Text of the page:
Faculty Scholars Program

Lori Freedman, PhD

Class of 2017
  • Associate Professor
University of California, San Francisco
About
Scholar Project

Lori Freedman is an Associate Professor in the Department of Obstetrics, Gynecology & Reproductive Sciences at the University of California, San Francisco. She conducts sociological and bioethical research with Advancing New Standards In Reproductive Health (ANSIRH), a program of the Bixby Center for Global Reproductive Health at UCSF. In addition to being a Greenwall Faculty Scholar, she is an Emerging Leader in Health and Medicine at the National Academy of Medicine and co-director of the Research Consortium on Religious Healthcare Institutions. Dr. Freedman investigates the ways in which reproductive health care is shaped by our social structure and medical culture. Her book, Willing and Unable: Doctors’ Constraints in Abortion Care, is a qualitative study of the challenges to integrating abortion into physician practice. Unexpected findings from those physician interviews led her to research and write about the intersection of religion and health care, especially in the case of Catholic hospitals, with an interest in how conscientious objection in medical practice operates at the institutional level. Through qualitative interviews with Catholic hospital physicians and patients as well as national surveys of American women, her research lends insight into how institutional policies for reproductive care can be hidden from view, malleable, and/or obstructive to patient autonomy and wellbeing.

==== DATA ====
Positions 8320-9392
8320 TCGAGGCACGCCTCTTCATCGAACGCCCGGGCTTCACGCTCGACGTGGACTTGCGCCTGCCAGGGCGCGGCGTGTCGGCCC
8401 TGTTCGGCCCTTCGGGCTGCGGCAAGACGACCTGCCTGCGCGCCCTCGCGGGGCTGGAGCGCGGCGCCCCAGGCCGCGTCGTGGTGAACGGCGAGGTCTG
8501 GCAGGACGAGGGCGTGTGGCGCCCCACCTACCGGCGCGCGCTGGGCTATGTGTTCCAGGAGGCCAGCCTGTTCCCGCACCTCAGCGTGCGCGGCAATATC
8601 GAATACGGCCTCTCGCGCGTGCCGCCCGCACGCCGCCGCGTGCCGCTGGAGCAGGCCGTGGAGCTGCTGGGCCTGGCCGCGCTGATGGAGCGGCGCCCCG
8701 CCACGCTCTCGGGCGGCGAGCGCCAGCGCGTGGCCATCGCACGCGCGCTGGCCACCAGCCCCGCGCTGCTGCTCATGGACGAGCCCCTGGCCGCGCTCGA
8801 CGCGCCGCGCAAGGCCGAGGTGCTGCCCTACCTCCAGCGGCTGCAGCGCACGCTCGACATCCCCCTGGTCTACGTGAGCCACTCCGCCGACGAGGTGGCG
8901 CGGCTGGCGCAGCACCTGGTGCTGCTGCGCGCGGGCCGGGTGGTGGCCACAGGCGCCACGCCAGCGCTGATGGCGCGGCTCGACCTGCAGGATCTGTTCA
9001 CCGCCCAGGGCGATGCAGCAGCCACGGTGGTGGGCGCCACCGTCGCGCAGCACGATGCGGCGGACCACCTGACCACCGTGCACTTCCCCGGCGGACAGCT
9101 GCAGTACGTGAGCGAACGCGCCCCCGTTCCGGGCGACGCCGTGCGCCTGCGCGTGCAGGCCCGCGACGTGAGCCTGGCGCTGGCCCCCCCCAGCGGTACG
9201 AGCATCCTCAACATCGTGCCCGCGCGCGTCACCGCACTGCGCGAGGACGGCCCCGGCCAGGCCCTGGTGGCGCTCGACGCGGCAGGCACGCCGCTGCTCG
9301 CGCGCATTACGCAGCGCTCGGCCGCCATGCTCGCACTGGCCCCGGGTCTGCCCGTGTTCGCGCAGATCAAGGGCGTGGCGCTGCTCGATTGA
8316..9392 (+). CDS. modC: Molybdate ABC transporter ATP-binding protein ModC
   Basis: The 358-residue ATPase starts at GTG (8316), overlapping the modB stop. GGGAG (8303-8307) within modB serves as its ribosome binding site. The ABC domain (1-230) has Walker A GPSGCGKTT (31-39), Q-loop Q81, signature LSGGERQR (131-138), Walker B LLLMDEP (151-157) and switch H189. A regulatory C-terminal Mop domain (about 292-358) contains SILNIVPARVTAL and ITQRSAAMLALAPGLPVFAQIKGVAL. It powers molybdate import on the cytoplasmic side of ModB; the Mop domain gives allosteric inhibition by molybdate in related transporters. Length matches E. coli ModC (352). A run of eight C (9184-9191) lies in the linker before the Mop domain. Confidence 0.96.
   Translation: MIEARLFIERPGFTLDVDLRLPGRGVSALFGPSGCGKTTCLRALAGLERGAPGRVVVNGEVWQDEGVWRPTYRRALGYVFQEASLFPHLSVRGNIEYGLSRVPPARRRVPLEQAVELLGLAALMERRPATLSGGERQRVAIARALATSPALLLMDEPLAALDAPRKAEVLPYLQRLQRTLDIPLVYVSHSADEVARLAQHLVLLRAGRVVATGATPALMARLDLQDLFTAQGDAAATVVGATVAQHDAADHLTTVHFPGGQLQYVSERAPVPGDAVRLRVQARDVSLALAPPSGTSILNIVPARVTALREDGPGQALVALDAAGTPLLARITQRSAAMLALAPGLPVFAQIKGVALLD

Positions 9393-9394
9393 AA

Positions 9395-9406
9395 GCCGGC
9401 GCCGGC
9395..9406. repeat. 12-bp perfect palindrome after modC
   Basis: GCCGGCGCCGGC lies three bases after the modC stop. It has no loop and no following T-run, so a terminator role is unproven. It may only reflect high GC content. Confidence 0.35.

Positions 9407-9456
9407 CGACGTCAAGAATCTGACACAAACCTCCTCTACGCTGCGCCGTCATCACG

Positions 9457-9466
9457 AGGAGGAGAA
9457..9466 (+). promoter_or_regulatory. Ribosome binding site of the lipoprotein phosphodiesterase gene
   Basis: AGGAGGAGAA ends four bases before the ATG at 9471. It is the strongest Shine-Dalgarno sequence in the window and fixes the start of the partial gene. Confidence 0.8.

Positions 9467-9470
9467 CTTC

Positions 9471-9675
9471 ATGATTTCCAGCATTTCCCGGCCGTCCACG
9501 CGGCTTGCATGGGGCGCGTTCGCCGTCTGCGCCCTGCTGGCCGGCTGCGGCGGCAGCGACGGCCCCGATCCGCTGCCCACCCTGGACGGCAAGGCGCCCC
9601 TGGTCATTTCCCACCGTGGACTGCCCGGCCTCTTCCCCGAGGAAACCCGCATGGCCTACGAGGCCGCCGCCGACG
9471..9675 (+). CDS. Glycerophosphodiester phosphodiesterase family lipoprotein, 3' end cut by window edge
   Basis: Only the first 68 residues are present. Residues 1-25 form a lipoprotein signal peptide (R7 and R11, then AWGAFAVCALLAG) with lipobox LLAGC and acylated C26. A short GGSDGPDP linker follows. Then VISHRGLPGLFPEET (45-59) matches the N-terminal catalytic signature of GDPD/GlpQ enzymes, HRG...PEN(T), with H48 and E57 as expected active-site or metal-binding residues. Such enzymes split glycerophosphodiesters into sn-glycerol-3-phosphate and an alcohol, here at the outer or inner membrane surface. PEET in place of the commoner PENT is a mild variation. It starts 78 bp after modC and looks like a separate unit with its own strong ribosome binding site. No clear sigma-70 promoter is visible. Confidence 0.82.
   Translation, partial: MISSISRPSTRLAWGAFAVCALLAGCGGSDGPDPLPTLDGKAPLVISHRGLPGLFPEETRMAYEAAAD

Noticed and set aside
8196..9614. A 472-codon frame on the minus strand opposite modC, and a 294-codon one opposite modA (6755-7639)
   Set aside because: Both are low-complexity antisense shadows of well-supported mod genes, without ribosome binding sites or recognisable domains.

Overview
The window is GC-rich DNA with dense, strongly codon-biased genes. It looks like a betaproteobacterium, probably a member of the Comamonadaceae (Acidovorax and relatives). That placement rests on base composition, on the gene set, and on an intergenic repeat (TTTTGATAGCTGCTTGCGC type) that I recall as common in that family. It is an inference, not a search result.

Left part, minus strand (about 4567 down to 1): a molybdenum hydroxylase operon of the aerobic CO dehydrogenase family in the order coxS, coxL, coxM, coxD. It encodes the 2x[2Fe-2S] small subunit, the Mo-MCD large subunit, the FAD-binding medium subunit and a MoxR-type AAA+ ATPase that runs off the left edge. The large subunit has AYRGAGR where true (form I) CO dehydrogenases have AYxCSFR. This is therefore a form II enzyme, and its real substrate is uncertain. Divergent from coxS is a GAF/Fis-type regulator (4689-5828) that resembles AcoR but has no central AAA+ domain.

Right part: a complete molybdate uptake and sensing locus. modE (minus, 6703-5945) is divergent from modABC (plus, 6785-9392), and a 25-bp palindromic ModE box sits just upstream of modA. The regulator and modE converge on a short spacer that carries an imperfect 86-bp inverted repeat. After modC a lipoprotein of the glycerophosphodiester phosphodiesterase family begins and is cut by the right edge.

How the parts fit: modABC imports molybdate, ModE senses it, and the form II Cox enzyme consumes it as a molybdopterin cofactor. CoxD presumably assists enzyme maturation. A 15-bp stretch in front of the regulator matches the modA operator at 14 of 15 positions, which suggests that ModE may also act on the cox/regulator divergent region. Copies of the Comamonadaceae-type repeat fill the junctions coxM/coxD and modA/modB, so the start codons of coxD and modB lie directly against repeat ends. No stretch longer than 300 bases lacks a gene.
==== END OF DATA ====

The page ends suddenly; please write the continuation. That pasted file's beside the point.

For more information, visit: https://www.ansirh.org/staff-members/lori-freedman

Informed Consent for Catholic Hospital Patients Regarding Effects of Doctrine on Care

Grant Cycle: 2013- 2014

While there is much debate regarding religion and the beginning of life, the patient’s perspective on the treatment of miscarriages has largely been absent. With expanding Catholic health network ownership and a potentially restricted provider list in light of ACA, how Catholic doctrine affects the treatment and care of women during a miscarriage will be an important issue. One of the goals of Prof. Freedman’s project is to develop and validate a meaningful informed consent tool that can convey specific differences of Catholic hospital ob-gyn care to prenatal patients.

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